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The ‘Yellow House’ where Thoreau lived hits the market for $2.6 million

Buying Spring House Hunt Concord
255 Main St., Concord
255 Main St. in Concord is tied to two famous authors. Courtesy of Krys Streeter

In his famed book “Walden; Or, Life in the Woods,” Henry David Thoreau wrote, “I have, as it were, my own sun and moon and stars, and a little world all to myself.”

Thoreau’s own “little world” at one point consisted of living in the attic of 255 Main St. in Concord. His father, John, bought the home in 1849, according to “Historic Concord and the Lexington Fight: A Brief History of Concord” by Allen French, including a Concord guide by Leslie Perrin Wilson.

Now what was known then simply as the “Yellow House,” according to the book, is up for sale, with open houses slated for Saturday, April 27, from 12:30 to 2 p.m. and Sunday, April 28, from 11 a.m. to 2 p.m.

And Thoreau wasn’t the only famous author connected with the home. Louisa May Alcott, who penned “Little Women,” among other books, helped her parents buy the property in 1877, according to “Historic Concord.” Alcott herself lived in Boston and stayed at the home only occasionally.

A Federal-style Colonial, as described in its listing, Thoreau’s former digs are listed for $2,635,000. The 5,807-square-foot home — still yellow with shutters framing its large windows — features six bedrooms, four full bathrooms, and one half bath. It sits on a lot that spans three-quarters of an acre and includes a barn used as a three-car garage and a heated gunite in-ground pool, according to the listing.

“The current owners have renovated the house in a manner respectful of its era, yet mindful of today’s lifestyle,” listing agent Amy Barrett of Barrett Sotheby’s International Realty said in an e-mail to Boston.com.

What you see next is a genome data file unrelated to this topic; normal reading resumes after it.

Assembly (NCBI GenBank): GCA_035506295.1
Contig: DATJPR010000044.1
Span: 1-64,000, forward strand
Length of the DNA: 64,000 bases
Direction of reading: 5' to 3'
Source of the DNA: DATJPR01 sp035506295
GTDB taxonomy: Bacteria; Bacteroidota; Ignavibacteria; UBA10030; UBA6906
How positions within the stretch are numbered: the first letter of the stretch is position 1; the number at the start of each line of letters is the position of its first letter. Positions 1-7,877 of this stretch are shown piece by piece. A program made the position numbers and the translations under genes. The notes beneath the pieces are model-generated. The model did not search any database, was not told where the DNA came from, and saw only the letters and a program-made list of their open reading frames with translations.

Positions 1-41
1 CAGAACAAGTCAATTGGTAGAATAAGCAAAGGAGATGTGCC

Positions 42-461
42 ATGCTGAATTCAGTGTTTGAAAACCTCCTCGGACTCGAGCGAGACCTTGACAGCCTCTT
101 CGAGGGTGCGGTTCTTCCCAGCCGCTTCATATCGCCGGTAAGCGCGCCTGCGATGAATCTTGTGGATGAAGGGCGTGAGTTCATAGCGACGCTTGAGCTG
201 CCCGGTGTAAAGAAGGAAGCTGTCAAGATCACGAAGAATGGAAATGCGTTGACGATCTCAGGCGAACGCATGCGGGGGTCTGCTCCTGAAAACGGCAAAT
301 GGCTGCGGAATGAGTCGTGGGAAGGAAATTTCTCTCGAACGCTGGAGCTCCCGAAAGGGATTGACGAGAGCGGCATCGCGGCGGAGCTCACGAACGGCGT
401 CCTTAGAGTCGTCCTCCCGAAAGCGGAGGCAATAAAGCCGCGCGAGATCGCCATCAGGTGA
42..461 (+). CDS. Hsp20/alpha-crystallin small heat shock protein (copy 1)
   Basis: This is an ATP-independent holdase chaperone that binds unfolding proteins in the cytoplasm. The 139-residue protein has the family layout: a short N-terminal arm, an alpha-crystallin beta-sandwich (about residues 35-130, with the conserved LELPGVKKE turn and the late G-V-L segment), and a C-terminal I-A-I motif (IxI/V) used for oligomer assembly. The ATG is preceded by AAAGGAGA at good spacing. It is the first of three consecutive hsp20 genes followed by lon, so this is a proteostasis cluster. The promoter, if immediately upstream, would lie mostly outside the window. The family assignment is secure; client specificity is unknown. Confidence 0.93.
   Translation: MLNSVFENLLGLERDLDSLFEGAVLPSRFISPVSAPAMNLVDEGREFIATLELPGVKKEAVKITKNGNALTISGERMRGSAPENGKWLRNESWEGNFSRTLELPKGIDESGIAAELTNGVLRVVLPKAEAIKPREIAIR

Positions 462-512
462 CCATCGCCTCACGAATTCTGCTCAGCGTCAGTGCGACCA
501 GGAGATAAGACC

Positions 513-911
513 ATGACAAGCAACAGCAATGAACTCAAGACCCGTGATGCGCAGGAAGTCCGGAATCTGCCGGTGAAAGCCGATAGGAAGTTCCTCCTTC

All nine of the home’s fireplaces work, and there are hardwood floors throughout. Many of the rooms also have crown molding, the listing photos show.

Along with the many upgrades, including in the kitchen, the Thoreau-Alcott House also offers high ceilings, a feature Barrett noted was not common in the early 19th century. She said the ceilings were raised when the Alcott family bought the home. “It’s not what one thinks of as a standard antique, in my opinion, because of the height of the ceilings and the many updates that have been done,” Barrett said.

The pool and grounds behind the house can’t be seen from the road even though the home is “in the heart of Concord center,” Barrett said.

The garage itself actually stands three stories tall, the listing says. On the upper levels there’s a space with “striking” wooden beams across the ceiling. The space has radiant heat and its own full bathroom.

“It’s a very, very special property for many reasons,” Barrett said.

A native son of Concord, Thoreau attended Harvard University, and then lived in his hometown, according to a short biography in the Concord Free Library’s online resources.

Thoreau supported the abolitionist movement and was also anti-materialistic. He was friends with Nathaniel Hawthorne, Ralph Waldo Emerson, and Bronson Alcott, Louisa May Alcott’s father, the biography says. Thoreau died of tuberculosis in the Yellow House in 1862.

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